Carr heavily emphasized conditioning this year with his team, concluding practice each day with a grueling 10-minute session up and down the school's four flights of stairs, and it's paid off for Bowden. Headed into his first start of the spring, currently slated for April 10, he says this is the "best I've ever felt going into a baseball season."

"I feel my legs are stronger, I'm pushing off the mound better," Bowden said. "My core has gotten stronger. Everything we did for basketball has helped me in a positive way for baseball."

Talking about keeping his arm loose, he added, "I feel the best I've ever felt going into a baseball seasons, and I think it's because I've lost quite a bit of weight. I'm feeling a lot better and a lot lighter, and also because I was throwing more...By the time baseball started [this season] I was on my seventh week of throwing. I was a lot more ready than I was in any other season. I was smart about my decision to play basketball because I knew I had to get throws in."

As basketball becomes more individualized at younger and younger ages in this AAU-ized era of specialization, we sometimes forget that these sports can bleed into each other. Notre Dame hoop coach Mike Brey first heard about Pat Connaughton after a tip from the Irish's baseball coach. Soccer prowess helped Danvers' Eric Martin and Melrose's Frantdzy Pierrot become more elusive runners in the open floor. And some are quietly wondering if football may end up being the meal ticket for Wakefield super-sophomore Bruce Brown, who excels with the Boston Amateur Basketball Club (BABC) but also turned in a pretty nice campaign last fall at wide receiver. Same with another budding BABC star, Brendan Hill of Mansfield.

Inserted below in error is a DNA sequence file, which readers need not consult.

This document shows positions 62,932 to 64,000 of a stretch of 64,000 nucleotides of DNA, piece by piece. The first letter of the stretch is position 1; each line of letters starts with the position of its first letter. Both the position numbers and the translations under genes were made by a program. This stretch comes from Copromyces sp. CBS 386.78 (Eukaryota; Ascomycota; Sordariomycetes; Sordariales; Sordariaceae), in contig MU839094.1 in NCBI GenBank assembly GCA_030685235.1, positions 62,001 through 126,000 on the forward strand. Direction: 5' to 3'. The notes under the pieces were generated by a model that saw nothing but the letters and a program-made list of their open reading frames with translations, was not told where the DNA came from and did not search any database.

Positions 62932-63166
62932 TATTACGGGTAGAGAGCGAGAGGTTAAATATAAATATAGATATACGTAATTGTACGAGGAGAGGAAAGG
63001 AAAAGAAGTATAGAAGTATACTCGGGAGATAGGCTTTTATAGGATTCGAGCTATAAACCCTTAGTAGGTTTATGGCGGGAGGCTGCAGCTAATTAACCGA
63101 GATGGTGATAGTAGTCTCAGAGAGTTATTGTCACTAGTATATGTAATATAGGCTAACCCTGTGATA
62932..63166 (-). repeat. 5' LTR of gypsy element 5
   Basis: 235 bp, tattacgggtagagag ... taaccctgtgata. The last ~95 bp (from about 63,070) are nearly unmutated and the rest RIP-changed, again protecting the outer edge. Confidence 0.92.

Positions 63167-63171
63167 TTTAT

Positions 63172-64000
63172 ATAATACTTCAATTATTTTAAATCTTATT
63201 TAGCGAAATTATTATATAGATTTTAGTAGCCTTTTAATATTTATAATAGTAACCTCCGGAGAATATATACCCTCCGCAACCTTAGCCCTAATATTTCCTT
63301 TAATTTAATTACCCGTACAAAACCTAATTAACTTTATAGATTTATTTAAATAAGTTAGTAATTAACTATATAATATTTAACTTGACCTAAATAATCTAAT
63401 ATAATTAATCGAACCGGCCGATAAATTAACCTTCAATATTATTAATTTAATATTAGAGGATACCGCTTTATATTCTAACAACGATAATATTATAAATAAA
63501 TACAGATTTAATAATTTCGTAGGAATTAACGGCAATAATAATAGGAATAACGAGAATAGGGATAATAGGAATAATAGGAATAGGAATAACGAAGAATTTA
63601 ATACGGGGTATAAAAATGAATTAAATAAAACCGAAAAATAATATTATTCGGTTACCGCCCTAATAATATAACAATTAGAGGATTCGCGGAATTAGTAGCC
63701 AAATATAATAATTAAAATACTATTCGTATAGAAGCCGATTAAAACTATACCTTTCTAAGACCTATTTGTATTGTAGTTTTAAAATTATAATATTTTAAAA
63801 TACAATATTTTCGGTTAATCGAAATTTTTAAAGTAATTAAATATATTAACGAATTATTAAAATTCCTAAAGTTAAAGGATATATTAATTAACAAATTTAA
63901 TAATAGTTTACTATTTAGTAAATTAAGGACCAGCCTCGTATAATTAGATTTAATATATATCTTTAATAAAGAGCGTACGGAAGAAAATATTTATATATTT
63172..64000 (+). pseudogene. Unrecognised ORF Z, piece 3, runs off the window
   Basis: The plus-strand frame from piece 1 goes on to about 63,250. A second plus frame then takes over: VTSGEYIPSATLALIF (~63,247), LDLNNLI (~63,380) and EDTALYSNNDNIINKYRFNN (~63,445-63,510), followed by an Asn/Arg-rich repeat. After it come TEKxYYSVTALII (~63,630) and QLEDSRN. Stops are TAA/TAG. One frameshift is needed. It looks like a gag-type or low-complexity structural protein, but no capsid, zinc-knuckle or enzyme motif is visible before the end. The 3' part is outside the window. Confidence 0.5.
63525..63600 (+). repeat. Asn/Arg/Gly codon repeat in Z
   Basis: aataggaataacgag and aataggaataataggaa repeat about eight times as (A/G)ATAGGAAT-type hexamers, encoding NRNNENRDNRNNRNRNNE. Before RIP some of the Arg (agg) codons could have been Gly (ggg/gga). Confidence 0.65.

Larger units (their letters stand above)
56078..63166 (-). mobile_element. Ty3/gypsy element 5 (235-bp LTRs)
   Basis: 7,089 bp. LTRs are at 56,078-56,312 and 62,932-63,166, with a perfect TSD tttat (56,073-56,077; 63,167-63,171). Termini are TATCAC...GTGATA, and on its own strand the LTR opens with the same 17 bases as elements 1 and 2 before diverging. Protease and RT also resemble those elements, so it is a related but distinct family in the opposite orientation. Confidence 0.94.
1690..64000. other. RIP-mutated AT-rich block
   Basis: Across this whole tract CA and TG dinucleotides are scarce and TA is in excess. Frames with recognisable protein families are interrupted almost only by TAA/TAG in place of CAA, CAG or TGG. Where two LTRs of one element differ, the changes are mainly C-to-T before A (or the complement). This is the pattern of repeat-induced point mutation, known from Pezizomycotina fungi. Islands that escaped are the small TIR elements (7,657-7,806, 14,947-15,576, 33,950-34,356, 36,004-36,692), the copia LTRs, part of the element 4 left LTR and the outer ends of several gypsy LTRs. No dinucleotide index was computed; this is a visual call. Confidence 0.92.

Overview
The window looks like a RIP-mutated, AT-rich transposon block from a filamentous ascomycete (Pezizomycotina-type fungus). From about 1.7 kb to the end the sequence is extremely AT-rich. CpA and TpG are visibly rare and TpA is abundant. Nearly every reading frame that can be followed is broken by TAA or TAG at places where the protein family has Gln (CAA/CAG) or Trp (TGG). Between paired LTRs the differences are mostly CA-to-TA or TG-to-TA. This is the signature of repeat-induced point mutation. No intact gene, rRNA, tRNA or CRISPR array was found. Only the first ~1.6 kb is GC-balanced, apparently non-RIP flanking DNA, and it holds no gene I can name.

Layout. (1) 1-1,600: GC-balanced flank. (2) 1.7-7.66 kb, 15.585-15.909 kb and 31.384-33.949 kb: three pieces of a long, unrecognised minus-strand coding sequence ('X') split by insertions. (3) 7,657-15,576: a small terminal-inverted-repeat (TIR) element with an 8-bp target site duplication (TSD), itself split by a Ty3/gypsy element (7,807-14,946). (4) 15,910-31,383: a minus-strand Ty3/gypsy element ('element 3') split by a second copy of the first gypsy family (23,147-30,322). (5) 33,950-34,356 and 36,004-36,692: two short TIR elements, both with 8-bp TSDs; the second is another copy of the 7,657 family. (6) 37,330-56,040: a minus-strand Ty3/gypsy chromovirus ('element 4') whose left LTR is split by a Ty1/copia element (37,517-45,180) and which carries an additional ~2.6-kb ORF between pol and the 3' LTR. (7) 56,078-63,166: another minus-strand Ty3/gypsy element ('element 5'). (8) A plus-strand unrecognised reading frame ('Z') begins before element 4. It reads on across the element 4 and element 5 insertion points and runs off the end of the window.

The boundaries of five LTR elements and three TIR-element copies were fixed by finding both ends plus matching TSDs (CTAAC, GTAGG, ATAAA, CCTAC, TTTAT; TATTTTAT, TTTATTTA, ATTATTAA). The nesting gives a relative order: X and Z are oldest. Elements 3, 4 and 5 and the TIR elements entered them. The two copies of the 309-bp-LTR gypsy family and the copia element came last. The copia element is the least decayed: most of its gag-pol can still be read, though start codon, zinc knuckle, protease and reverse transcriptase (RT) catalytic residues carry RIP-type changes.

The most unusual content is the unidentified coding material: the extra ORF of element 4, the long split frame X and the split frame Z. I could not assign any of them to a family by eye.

Unless you're one of the top players in the country at your position, I'll never understand why some physically-mature high school guards don't at least give an additional sport a try -- but that's a probably a topic for a whole other day. Know that for as much accolades as we've all poured on English's talented trio of guards, Bowden may have played the most important position of all -- the Joey Dorsey, the rock-solid post player down low counted on for rebounds that can keep possessions alive, and facilitate a whip-quick fast break going the other way.

And to think, if his girlfriend hadn't gone to get a flu shot that first day of tryouts, we might be talking about a whole different story in Lynn.



You have to think long and hard to find the last time a kid in the Merrimack Valley Conference went from benchwarmer on one team in one season, to league MVP on another team the next.